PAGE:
DOL on the Prowl for Cybersecurity; Goes Further than SEC and NIST
A large cyberattack on U.S. infrastructure – this time a ransomware attack that shut down the Colonial Pipeline – has left us with a sharp reminder that cybersecurity threats are constant and real, and that we must remain vigilant. Financial services is one of the 16 critical infrastructure sectors defined by NIST, and the threats to financial firms continue to grow. Just weeks earlier, the U.S. Department of Labor stepped up its expectations of firms when it comes to cybersecurity. On April 14, 2021, the DOL released a set of three separate cybersecurity risk alerts in which it described expectations and requirements that fiduciaries should be following.
The first DOL guidance update states that “plan sponsors should use service providers that follow strong cybersecurity practices,” and provides Tips for Hiring Service Providers which sets forth factors that plan sponsors and fiduciaries should consider in making that determination. The DOL guidance recommends conducting due diligence of service providers’ cybersecurity standards, policies and procedures, testing, occurrence of incidents and breaches, contractual terms for protection of information, and whether the provider maintains cyberinsurance. These are all consistent with what the SEC recommends, and with prior CSS recommendations regarding effective vendor oversight. The DOL goes a step further to state that plan fiduciaries should attempt to add language to service contracts that mandate an independent security audit of the provider. Interpreting the DOL guidance, CSS recommends that plan fiduciaries document their vendor oversight with due diligence questionnaires and regularly refresh those responses.
A Well-Documented Information Security Program
The second DOL guidance update details Cybersecurity Program Best Practices for ERISA plan recordkeepers and other service providers. The guidance distills to a collection of best practices on having a well-documented information security program that covers governance, access controls, encryption, software development lifecycle (SDLC), BCP, and incident response, as well as annual cyber risk assessments, regular independent security testing, and periodic security awareness training. The DOL guidance for a well-documented cybersecurity program follows the NIST Cybersecurity Framework supported by the SEC, which organizes cyber controls into 5 buckets: (1) Identity , (2) Protect, (3) Detect, (4) Respond, and (5) Recover. The DOL adds disclosure and restoration as categories; however, NIST and the SEC tend to cover both of these under the Respond and Recover functions.
The DOL states that cybersecurity policies should cover the following (which align with SEC expectations and which CSS covers when assisting firms in creating information security policies and procedures):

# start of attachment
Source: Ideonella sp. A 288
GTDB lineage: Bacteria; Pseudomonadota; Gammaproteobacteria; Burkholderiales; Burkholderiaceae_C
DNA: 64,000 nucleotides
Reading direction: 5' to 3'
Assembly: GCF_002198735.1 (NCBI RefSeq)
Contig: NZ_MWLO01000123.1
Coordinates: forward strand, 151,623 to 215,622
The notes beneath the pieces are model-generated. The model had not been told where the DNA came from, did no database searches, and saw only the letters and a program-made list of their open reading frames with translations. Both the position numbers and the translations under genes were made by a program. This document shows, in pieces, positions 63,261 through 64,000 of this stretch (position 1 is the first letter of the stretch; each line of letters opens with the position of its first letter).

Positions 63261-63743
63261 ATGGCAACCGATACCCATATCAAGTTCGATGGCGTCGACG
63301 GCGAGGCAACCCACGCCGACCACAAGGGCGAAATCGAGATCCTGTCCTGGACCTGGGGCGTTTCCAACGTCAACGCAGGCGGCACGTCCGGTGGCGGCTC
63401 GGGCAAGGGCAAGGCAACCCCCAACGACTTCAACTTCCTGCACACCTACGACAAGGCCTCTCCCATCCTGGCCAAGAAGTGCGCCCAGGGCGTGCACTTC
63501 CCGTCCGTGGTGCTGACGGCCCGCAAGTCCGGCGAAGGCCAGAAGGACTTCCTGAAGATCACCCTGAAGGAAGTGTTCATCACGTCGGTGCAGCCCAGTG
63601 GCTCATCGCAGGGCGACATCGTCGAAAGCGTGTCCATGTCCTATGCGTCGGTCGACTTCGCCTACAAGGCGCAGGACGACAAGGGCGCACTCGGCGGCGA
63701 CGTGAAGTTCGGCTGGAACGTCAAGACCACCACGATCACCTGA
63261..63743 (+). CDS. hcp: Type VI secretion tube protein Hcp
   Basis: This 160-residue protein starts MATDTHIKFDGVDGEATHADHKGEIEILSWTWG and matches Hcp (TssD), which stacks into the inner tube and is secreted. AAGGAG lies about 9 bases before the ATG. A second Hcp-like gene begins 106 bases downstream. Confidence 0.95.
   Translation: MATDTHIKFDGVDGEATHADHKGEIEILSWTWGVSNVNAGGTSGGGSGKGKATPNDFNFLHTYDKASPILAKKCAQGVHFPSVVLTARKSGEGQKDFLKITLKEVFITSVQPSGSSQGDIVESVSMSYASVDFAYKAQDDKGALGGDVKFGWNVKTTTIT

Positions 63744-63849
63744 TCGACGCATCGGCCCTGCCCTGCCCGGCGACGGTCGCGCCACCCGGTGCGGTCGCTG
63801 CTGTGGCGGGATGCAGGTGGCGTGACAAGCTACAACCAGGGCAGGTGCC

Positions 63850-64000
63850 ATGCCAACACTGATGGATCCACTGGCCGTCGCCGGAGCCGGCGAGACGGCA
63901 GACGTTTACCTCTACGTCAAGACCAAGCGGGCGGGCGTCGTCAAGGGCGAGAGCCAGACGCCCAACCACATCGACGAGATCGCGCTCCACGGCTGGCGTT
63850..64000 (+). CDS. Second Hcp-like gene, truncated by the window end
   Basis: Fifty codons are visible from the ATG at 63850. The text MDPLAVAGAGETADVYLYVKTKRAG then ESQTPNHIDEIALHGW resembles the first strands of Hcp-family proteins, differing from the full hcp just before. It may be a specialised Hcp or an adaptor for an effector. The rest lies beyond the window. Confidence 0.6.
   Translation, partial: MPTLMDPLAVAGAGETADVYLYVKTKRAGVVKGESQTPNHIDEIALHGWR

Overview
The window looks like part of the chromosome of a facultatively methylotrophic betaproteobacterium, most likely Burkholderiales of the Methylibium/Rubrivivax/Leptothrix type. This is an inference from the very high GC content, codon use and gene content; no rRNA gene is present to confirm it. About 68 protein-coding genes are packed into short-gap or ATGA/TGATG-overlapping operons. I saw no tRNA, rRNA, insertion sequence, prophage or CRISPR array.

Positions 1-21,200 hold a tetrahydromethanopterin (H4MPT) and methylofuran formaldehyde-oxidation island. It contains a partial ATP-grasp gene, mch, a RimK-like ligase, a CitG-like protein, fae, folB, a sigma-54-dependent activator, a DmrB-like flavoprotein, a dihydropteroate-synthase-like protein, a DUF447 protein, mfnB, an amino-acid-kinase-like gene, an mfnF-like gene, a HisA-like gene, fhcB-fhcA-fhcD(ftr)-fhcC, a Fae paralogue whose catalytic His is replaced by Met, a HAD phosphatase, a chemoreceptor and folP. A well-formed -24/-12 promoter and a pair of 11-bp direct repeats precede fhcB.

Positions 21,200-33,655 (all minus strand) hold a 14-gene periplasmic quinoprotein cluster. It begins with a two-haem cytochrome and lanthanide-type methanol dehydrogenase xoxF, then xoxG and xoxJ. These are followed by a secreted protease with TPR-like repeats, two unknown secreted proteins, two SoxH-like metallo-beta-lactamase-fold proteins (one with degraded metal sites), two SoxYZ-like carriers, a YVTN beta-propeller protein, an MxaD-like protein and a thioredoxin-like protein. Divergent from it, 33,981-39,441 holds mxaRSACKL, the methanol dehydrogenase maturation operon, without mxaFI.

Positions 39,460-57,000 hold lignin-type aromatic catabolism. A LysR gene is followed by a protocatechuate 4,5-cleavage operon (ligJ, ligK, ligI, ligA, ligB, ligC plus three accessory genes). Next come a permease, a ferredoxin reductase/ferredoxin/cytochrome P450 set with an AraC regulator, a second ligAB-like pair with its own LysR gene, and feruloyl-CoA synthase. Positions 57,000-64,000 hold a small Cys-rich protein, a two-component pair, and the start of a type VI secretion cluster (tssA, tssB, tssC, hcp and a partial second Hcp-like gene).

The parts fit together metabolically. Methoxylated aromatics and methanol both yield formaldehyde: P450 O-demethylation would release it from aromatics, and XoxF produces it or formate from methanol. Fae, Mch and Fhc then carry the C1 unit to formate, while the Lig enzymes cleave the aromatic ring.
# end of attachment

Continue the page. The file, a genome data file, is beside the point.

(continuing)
- Data governance and classification
- Access controls and identity management
- Business continuity and disaster recovery
- Configuration management
- Asset management
- Risk assessment
- Data disposal
- Incident response
- Systems operations
- Vulnerability and patch management
- System, application and network security and monitoring
- Systems and application development and performance
- Physical security and environmental controls
- Data privacy
- Vendor and third party service provider management
- Consistent use of multi-factor authentication
- Cybersecurity awareness training, which is given to all personnel annually
- Encryption to protect all sensitive information transmitted and at rest
Staying Safe Online
The third DOL guidance update details Online Security Tips meant to educate plan participants in keeping their retirement accounts secure. These tips include regularly monitoring online accounts, using strong passwords with multifactor authentication, avoiding public wireless networks when feasible, watching out for phishing attacks, and maintaining current antivirus protection and updated software patches. Here, the DOL goes further than current NIST guidance by recommending passwords be at least 14 characters long rather than the 8 characters recommended by NIST.
As additional regulators take a closer look at financial organizations’ cybersecurity posture, it is imperative that firms periodically evaluate the effectiveness of their information security controls. A firm’s fiduciary duty to clients clearly includes an obligation to reasonably safeguard information entrusted to the firm by these clients. For information about how CSS’s cybersecurity experts can help you assess, protect, and monitor your information security program, please contact us at firstname.lastname@example.org .